The People’s History of Pop is a nostalgia trip. It is, with a couple of exceptions, devoid of politics, presented in a cliche-ridden format, and guilty of at least one unforgivable omission.
The programme’s focus is on ordinary people’s attachment to the music of the period.
It generally examines British artists who had a global impact and their fans.
There are a couple of exceptions—Bob Marley’s impact on black British youth and Jimi Hendrix’s appearance at the Isle of Wight festival in 1970.
But considering who is missed, I found the inclusion of extensive coverage of Marc Bolan out of place.
We get three separate fan accounts of the appearances of Jimi Hendrix at the Isle of Wight festival, the Doors at the same, and the emergence of Black Sabbath.
Sadly, these accounts are oddly muted and feel a little rehearsed.
The fans’ contributions are mostly ahistorical anecdotes, interspersed with the usual stock, archival photos of worshipful teens.
Danny Baker serves up a pretty anodyne commentary to proceedings.
Nothing new, either, is added to the history of The Beatles or Marc Bolan. In fact, there isn’t much examination of the music as a medium itself at all.
There’s virtually no attempt to draw on fans’ experience of what was a culturally explosive period.
Nevertheless, DJ Tiny T gives a touching account of the emergence of Bob Marley and reggae in Britain.
Tiny talks of how, as a young, black schoolboy, Marley was the first role model he could identify with.
There’s a fascinating tale of the appearance of Marley and Johnny Nash at Peckham Manor school in 1972.
Arts Teacher Keith Baugh and ex-pupil George Dyer put on the gig.
They talk excitedly about Marley and Nash’s performance on and off stage—Marley was apparently adept at keepy-uppy in the playground, simultaneously holding his guitar.
DJ Tiny goes on to say, “Reggae has done more for race relations in England than a lot of things.
“This is where I managed to integrate, away from school, with other races, and when you’re enjoying something, you’ve now got a common cause.”
This account is the only moment where a political context is explicitly stated. It speaks to the vital identification for many young blacks with a transformative music that involved a unifying class experience.
There’s also a nod to class in fan Cheryl Saunders’ honest and impassioned account of Northern Soul and the all-nighters at Wigan Pier.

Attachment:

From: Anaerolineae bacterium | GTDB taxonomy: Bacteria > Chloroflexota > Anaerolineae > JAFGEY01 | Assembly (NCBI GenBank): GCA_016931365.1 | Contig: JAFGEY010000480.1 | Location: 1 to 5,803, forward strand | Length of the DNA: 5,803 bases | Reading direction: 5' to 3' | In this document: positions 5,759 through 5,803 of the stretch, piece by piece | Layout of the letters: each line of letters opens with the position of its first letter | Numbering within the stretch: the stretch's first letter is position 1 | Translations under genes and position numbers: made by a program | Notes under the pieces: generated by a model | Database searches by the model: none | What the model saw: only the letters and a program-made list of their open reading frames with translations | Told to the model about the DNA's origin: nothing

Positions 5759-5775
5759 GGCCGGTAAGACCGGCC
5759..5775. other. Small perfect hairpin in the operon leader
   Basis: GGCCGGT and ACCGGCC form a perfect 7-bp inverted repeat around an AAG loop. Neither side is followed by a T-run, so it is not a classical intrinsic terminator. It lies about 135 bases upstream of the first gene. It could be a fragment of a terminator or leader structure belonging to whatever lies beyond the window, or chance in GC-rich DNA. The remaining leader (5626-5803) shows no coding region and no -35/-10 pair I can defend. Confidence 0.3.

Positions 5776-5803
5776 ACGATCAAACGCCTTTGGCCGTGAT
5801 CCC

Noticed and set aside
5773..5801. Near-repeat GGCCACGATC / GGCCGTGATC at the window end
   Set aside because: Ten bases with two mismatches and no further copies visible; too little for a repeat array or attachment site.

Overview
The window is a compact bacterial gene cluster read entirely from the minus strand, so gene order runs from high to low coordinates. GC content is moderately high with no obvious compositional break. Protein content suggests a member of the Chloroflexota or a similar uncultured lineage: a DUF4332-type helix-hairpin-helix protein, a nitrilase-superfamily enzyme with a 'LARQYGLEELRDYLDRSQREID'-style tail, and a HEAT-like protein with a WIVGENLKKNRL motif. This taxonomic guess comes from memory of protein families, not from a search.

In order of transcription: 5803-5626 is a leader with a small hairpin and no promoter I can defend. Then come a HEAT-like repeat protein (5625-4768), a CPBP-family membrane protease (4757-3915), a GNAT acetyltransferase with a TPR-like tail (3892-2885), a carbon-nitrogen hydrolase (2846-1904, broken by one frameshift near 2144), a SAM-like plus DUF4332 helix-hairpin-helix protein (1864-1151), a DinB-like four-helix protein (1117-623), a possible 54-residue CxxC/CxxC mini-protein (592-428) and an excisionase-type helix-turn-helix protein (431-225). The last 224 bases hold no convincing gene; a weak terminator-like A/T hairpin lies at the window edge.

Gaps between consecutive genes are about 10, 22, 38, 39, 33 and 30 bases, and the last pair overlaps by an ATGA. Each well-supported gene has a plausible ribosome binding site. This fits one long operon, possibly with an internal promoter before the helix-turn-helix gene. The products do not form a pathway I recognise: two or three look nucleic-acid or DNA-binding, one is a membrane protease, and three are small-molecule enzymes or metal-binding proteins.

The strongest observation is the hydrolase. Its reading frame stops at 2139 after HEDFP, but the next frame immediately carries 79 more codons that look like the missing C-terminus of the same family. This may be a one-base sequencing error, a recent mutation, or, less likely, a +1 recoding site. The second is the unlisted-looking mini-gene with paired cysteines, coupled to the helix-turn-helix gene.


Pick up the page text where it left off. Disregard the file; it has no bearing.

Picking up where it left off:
There, mostly white working class women and men danced to underground, mostly black, soul and Tamla Motown.
This is the working class “living for the weekend”—enjoying a vital escape from the alienating experience of the weekly grind of industrial labour.
Despite these brief moments of insight, the programme is mostly a familiar, dull retread of nostalgic format.
The omission of Dusty Springfield is baffling. Dusty was instrumental in bringing black American soul artists to British TV screens.
Her TV show, It Must Be Dusty, was highly successful and she was also involved in the Ready Steady Go Motown Special broadcast.
Including her could also have redressed the gender imbalance of the programme.
Springfield’s influence on the music of the time, and her relevance to this day, exemplify the unifying nature of popular music.
It is a shame that The People’s History of Pop makes little effort to do the same.
Cinema helped shape the people’s perception of war
This exhibition crams an enormous amount of information and artefacts into a limited space.
It shows excerpts from major films along with wartime artefacts and set designs from films including The Dam Busters, Apocalypse Now, Das Boot and Casablanca.
The century of the title starts with the 1916 documentary The Battle of the Somme.
It was seen by more than 20 million people in six weeks and led to an increase in the popularity of cinema.
During the Second World War and the following decade, cinema was the dominant form of culture. Millions visited the picture palaces for a luxurious environment that provided a refuge from rationing, fuel shortages and the fear of bombing.
The films in this exhibition would have been shown with a newsreel and possibly a government information film. One interactive panel shows how British and German governments appreciated the effectiveness of film.
It offers excerpts from a feature film, newsreel footage, and information shorts in English and German.
The German film, virulently antisemitic, was commissioned by Nazi propaganda minister Josef Goebbels in 1939, as Hitler was concerned that people did not share his fanatical hatred of Jews.
Cinema has helped to shape the perception and understanding of war.
Arguably, it also helped to construct the myth of Britishness by emphasising what the curator called “British qualities of pluck, fortitude, stoicism and eccentricity.”
This exhibition is not cheap at £10 for a full price ticket.
But it offers a feast of nostalgia while raising important questions.
Directed by Steven Spielberg. On general release 22 July
This is a new adaptation of the 1982 novel by Roald Dahl.
It tells the story of an orphan, Sophie, who meets a Big Friendly Giant (BFG) and goes off to his homeland.
Wars with other giants lead them to enlist the queen for help.
The original 1989 film was unfortunately quite pro-monarchy—hopefully Spielberg’s version won’t be the same.
The film is released in the year that marks 100 years since the birth of Roald Dahl. A series of events to commemorate the anniversary are planned across Britain and December.
They include themed trails through the gardens at Tatton Park in Cheshire and activity weeks at the Roald Dahl Museum and Story Centre in Buckinghamshire.
An exhibition of Quentin Blake’s original illustrations for the BFG include drawings that were not included—and show a BFG that might have been.